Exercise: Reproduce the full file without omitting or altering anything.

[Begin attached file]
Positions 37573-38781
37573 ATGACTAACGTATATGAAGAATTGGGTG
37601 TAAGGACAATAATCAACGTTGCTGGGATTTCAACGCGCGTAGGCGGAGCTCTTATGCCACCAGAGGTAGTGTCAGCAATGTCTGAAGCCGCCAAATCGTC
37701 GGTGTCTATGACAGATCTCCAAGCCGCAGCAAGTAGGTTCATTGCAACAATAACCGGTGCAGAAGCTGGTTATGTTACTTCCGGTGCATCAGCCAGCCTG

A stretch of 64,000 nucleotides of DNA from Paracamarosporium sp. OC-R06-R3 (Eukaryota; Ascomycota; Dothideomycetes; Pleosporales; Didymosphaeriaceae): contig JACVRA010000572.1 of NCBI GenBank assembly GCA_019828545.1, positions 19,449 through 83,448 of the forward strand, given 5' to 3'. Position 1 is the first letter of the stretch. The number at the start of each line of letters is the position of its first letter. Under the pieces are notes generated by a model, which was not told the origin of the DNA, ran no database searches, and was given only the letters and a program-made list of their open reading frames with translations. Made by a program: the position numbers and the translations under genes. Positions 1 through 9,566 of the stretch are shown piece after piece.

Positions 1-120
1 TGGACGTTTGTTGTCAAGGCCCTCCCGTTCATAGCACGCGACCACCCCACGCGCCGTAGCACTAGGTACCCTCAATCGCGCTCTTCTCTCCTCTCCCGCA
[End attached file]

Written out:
Positions 37573-38781
37573 ATGACTAACGTATATGAAGAATTGGGTG
37601 TAAGGACAATAATCAACGTTGCTGGGATTTCAACGCGCGTAGGCGGAGCTCTTATGCCACCAGAGGTAGTGTCAGCAATGTCTGAAGCCGCCAAATCGTC
37701 GGTGTCTATGACAGATCTCCAAGCCGCAGCAAGTAGGTTCATTGCAACAATAACCGGTGCAGAAGCTGGTTATGTTACTTCCGGTGCATCAGCCAGCCTG

A stretch of 64,000 nucleotides of DNA from Paracamarosporium sp. OC-R06-R3 (Eukaryota; Ascomycota; Dothideomycetes; Pleosporales; Didymosphaeriaceae): contig JACVRA010000572.1 of NCBI GenBank assembly GCA_019828545.1, positions 19,449 through 83,448 of the forward strand, given 5' to 3'. Position 1 is the first letter of the stretch. The number at the start of each line of letters is the position of its first letter. Under the pieces are notes generated by a model, which was not told the origin of the DNA, ran no database searches, and was given only the letters and a program-made list of their open reading frames with translations. Made by a program: the position numbers and the translations under genes. Positions 1 through 9,566 of the stretch are shown piece after piece.

Positions 1-120
1 TGGACGTTTGTTGTCAAGGCCCTCCCGTTCATAGCACGCGACCACCCCACGCGCCGTAGCACTAGGTACCCTCAATCGCGCTCTTCTCTCCTCTCCCGCA